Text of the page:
US Senator Jim Webb met both Burma's top military leader Than Shwe and opposition leader Aung San Suu Kyi today, but it was unclear what he discussed during his separate meetings with them.
Webb met Than Shwe at the country's remote new capital of Naypyidaw on the second day of his visit and later talked with Suu Kyi for about 45 minutes at a guesthouse arranged by government officials in Yangon.
A witness told Reuters the 64-year-old Nobel peace laureate was taken by car from her lakeside home, where she was put under another 18 months of house arrest this week, to a guesthouse to meet the senator.
She was found guilty by a Burmese court for violating a security law after an eccentric American swam across the lake and stayed in her home.
Webb, chairman of a Senate subcommittee on East Asia and Pacific, is the first member of Congress to travel in an official capacity to Burma in more than a decade. He has been described as the first senior American official ever to meet Than Shwe.
Webb's visit comes in the wake of world anger over the conviction of Suu Kyi, a symbol of the movement for democracy in Myanmar, and some Burmese dissident groups expressed unhappiness about the timing of his visit.
Webb may press for the release of John Yettaw, who swam uninvited to Suu Kyi's home in May. He was sentenced to seven years' hard labour in a parallel trial on Tuesday on three charges, including immigration offences and "swimming in a non-swimming area".
It is unclear what Webb aims to achieve. The US embassy in Burma has little knowledge of his plans and says all arrangements were made by his office in Washington.
Relations between Burma and the US have been strained since its military crushed pro-democracy protests in 1988.
Washington is Burma's strongest critic, applying political and economic sanctions against the junta for its poor human rights record and failure to hand over power to a democratically elected government. This week's sentencing of democracy leader Suu Kyi and an American citizen at the same trial threatened to drag ties even lower.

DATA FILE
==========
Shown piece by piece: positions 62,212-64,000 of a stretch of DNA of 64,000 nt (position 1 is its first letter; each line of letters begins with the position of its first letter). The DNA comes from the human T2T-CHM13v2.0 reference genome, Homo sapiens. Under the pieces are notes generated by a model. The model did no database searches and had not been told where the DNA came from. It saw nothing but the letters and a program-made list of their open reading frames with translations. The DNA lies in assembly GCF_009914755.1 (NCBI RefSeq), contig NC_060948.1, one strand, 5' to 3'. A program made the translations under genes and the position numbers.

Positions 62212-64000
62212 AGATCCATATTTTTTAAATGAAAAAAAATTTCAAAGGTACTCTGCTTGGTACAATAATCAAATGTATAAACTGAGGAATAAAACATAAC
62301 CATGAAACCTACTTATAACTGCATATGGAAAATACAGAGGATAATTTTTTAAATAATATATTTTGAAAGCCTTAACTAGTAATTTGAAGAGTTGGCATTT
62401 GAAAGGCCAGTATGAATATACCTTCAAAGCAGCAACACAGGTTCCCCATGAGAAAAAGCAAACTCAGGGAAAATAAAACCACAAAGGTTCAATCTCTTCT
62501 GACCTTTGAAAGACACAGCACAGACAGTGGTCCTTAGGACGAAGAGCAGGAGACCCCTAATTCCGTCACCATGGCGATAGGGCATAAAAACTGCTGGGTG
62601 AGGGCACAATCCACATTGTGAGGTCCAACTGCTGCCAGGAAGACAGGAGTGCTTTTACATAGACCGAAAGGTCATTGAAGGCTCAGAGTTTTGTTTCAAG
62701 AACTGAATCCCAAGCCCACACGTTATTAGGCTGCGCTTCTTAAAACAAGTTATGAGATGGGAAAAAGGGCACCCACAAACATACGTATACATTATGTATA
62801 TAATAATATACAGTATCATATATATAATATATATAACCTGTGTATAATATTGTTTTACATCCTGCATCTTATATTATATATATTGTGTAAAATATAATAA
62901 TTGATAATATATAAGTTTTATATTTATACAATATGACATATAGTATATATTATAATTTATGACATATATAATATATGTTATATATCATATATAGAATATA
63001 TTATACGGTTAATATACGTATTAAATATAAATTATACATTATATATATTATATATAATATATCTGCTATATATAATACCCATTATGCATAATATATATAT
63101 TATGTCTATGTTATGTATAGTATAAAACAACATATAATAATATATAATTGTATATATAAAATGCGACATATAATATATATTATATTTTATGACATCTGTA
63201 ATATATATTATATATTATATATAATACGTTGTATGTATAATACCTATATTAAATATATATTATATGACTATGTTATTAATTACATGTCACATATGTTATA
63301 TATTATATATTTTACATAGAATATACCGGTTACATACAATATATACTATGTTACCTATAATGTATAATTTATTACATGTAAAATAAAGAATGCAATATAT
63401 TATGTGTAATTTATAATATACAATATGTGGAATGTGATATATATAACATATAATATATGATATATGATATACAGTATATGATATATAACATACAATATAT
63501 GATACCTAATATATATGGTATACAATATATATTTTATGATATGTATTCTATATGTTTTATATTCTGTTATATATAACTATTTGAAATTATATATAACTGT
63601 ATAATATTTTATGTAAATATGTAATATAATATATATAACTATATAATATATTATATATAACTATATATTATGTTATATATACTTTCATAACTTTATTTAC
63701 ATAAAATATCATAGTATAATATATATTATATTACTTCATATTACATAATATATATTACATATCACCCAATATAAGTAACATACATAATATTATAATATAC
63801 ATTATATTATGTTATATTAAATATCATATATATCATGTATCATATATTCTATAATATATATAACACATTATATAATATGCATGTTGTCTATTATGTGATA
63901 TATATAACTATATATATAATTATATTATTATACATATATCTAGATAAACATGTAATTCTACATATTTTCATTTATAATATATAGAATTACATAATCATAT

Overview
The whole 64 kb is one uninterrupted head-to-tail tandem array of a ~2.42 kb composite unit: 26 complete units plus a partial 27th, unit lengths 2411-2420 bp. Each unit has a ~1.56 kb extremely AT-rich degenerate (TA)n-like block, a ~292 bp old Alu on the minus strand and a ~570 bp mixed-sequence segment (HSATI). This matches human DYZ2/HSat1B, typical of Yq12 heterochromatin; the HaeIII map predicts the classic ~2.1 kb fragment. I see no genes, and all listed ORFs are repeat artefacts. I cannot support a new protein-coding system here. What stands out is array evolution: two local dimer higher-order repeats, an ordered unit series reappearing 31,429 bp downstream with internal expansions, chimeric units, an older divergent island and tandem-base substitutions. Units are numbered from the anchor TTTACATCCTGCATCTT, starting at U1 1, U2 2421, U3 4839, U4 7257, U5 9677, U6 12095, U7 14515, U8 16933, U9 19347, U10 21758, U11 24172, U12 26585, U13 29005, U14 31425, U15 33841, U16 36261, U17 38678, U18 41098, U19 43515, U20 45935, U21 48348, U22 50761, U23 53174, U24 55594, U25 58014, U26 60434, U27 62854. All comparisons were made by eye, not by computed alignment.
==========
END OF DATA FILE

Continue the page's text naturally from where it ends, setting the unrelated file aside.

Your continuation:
But President Barack Obama's new ambassador for East Asia, Kurt Campbell, recently said the administration is interested in easing its policy of isolation. Webb, who is chairman of the Senate Foreign Relations Committee's East Asia and Pacific Affairs Subcommittee, has suggested that "affirmative engagement" would bring the most change to Burma, concerning those who think a hard line is the best approach.
In a letter to Webb, dissident groups warned the junta would use the senator's trip for its own ends.
"We are concerned that the military regime will manipulate and exploit your visit and propagandize that you endorse their treatment on Daw Aung San Suu Kyi and over 2,100 political prisoners, their human rights abuses on the people of Burma, and their systematic, widespread and ongoing attack against the ethnic minorities," the letter said. Daw is a term of respect for older women in Myanmar.
Possibly reflecting a similar wariness, a spokesman for Suu Kyi's National League for Democracy said the party "has no interest in Jim Webb because he is not known to have any interest in Burma's affairs." He did not elaborate.
Official media, however, appeared to herald Webb's arrival. The nightly broadcast led with the visit, reporting that the senator met with Prime Minister Gen. Thein Sein yesterday, and returned to the subject several times during the night.
Suu Kyi has spent 14 of the last 20 years in detention. Her latest sentence on Tuesday came after an uninvited American citizen, John Yettaw, secretly swam to her house and spent two days there. Both Yettaw and Suu Kyi were found guilty of violating the terms of her house arrest. Yettaw received seven years in prison with hard labor.
Myanmar has been under military rule since 1962. The junta called elections in 1990 but refused to honor the results when Suu Kyi's party won overwhelmingly.Reuse content